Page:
As GOP blames unemployment benefits for labor shortage, Tuck asks ‘are they paying a living wage?’

Rep. Chris Tuck, D-Anchorage, speaks about the value of labor and a living wage during the House floor session on May 6, 2021.

Republicans on the House Finance Committee this week voted to cut short increased benefits for unemployed parents, arguing that the weekly $75 per child benefit would hurt businesses’ ability to hire heading into the holiday season. 

It’s part of an ongoing debate over the labor shortage across the country, which has seen some businesses struggle to hire employees for minimum wage or near-minimum wage jobs as they rush to reopen. While conservatives have been quick to blame boosted unemployment rates, which in some cases can pay above minimum wage, as a disincentive to work, others say it’s more complicated.

Today, Anchorage Democratic Rep. Chris Tuck delivered a rebuttal in a special order during the House floor session that focused on the value of labor, equitable working conditions and a living wage. He said there needs to be more taken into account than just the businesses that can’t hire people at minimum wage or near-minimum wage.

“When we look at those people who are unemployed and look at others that are trying to hire, I guess the real question is: Are they paying a living wage? Nobody wants to be on unemployment. I’m sad to hear that GCI has now moved their call center out to the Philippines because they say they cannot hire people. Well, probably not at minimum wage,” he said. “You look at minimum wage, there’s no opportunity in that. You’re basically making people a slave to their workplace when all they’re trying to do is to work to exist.” 

The comments came at the end of a speech about the labor movement in America, where Tuck stressed the importance in unionization so workers could collectively bargain with powerful companies that could otherwise suppress such efforts. He also highlighted the concerted efforts of tycoons to demonize the working class as lazy, mirroring some of the language used today.

“There was civil unrest because people wanted a living wage because, basically, if you’re working seven 11-hour days, you’re only working to exist. You don’t have any disposable income to do anything else,” he said. “There was a fear that by giving leisure to workers that they’d be drunk in the bars all the time. That they wouldn’t have productive lives, that we had to make sure that we controlled them or contained them by putting them to work every day with these long hours, but what we discovered with the labor movement … is we were able to multiply the wealth, we were able to drive the economy.” 

He credited the establishment of the middle class in America and their spending as one of the key drivers in the growth of the economy and he said such efforts should be in mind as they approach the recovery from the pandemic. That it’ll be household spending, enabled by good-paying jobs, that helps drive the economy and multiply opportunity. 

“I think our responsibility here in the Legislature is to provide opportunity,” he said. “Not opportunity for a few, but opportunity for all.”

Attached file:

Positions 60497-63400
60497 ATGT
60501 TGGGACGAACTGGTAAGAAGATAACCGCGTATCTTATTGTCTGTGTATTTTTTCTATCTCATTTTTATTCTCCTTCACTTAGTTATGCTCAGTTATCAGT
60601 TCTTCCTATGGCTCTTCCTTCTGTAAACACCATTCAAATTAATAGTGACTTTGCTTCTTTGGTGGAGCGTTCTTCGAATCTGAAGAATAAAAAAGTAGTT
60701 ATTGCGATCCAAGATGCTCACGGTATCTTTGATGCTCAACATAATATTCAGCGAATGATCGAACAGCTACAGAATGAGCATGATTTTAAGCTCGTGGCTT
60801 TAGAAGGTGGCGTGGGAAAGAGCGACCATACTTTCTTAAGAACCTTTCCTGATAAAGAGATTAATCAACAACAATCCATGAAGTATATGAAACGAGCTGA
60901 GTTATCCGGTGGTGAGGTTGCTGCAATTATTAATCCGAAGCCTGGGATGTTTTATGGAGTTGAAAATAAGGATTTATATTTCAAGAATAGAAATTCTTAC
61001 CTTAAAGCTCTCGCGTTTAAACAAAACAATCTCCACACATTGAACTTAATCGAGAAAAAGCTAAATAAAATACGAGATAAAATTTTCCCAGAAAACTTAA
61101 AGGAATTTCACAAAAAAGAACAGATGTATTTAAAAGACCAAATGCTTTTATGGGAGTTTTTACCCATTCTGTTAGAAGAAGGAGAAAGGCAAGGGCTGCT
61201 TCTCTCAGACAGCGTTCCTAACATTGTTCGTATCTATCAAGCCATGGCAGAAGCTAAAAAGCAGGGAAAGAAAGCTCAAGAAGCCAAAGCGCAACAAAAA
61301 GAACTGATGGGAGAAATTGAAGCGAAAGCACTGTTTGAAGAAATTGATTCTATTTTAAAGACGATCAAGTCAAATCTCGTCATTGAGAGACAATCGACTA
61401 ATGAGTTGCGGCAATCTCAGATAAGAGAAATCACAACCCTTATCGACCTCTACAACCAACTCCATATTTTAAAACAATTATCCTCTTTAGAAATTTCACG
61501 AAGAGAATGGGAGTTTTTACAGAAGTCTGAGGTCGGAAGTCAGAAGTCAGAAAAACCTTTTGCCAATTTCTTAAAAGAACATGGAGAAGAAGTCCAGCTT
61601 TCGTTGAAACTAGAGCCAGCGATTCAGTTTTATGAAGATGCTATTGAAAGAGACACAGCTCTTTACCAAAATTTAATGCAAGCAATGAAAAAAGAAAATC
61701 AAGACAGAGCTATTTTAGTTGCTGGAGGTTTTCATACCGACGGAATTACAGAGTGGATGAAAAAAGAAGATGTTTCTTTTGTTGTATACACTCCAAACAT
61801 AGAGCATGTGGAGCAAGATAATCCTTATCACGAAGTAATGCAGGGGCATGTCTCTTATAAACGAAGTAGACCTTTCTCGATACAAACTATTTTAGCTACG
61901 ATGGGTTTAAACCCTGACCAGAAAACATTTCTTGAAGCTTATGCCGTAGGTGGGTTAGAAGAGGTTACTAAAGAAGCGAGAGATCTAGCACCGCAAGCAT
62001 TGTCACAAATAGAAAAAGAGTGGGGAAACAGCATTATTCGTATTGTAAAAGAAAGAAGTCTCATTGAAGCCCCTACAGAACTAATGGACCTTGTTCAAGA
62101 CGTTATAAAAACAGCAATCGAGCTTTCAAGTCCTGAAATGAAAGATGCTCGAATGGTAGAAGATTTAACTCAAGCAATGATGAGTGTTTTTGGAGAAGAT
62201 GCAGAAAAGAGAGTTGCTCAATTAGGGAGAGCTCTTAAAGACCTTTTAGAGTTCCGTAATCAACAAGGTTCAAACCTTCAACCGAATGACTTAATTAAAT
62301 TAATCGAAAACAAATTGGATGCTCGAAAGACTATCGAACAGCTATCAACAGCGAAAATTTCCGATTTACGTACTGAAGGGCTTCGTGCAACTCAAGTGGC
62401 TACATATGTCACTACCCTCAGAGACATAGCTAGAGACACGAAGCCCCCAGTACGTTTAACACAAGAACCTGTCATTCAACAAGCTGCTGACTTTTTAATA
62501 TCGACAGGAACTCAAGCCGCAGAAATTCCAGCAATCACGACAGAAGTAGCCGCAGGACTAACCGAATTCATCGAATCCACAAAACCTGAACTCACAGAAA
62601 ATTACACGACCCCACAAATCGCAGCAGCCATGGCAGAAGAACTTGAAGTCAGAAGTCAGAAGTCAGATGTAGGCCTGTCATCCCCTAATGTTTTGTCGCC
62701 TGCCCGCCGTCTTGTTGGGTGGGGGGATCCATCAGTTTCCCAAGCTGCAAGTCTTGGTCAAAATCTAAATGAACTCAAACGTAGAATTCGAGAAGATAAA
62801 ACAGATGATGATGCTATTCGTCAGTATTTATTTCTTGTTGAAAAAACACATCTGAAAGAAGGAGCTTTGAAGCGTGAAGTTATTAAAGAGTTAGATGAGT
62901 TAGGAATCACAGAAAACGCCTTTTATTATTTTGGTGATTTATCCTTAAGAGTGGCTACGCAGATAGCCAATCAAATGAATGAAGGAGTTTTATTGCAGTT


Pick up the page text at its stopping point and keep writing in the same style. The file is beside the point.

The speech

What economists are saying

As for unemployment benefits being a disincentive to work, most economists say it’s likely a factor but caution that the situation is far more complicated. 

ISER economist Mouhcine Guettabi has been actively studying the pandemic’s impact on the economy in Alaska. Throughout the pandemic he and others have warned that recovery won’t be as simple as lifting government protections and that customers and employees need to feel safe and have adequate support. The problem of the labor shortage, he argues, is multi-faceted: Employers are rushing to hire all at once while people are more slowly returning to work due to fear of getting sick or needs at home, particularly around child care.

“The state should be actively thinking about re-attaching workers with employers contingent on safety. Reducing unemployment insurance without addressing the labor market side of things is problematic,” he said in a series of tweets. “I were king, I would structure a system that makes reattaching workers with an employer more attractive than the unemployment payments. I would also ensure than work is safe and that workers have adequate resources.” 

More from TMS

1 Comment on "As GOP blames unemployment benefits for labor shortage, Tuck asks ‘are they paying a living wage?’"

  1. turbodigits | May 6, 2021 at 9:11 pm | Reply

    How about a data-driven decision for once? Unemployment recipients are required to make two documented, auditable work contacts each week or lose their benefits.

    I would like to see the legislature call in the state’s unemployment program staff to testify about:

    1) The circumstances under which a worker can decline a job offer and still be eligible for unemployment compensation, and

    2) How many people are collecting unemployment benefits under those circumstances.

    Speaking of data, how many of these Grinch legislators who are harrumphing over $75 federal dollars per week for struggling families have hoovered up tens of thousands of dollars in federal aid for their businesses over the past year?

Leave a comment

Your email address will not be published.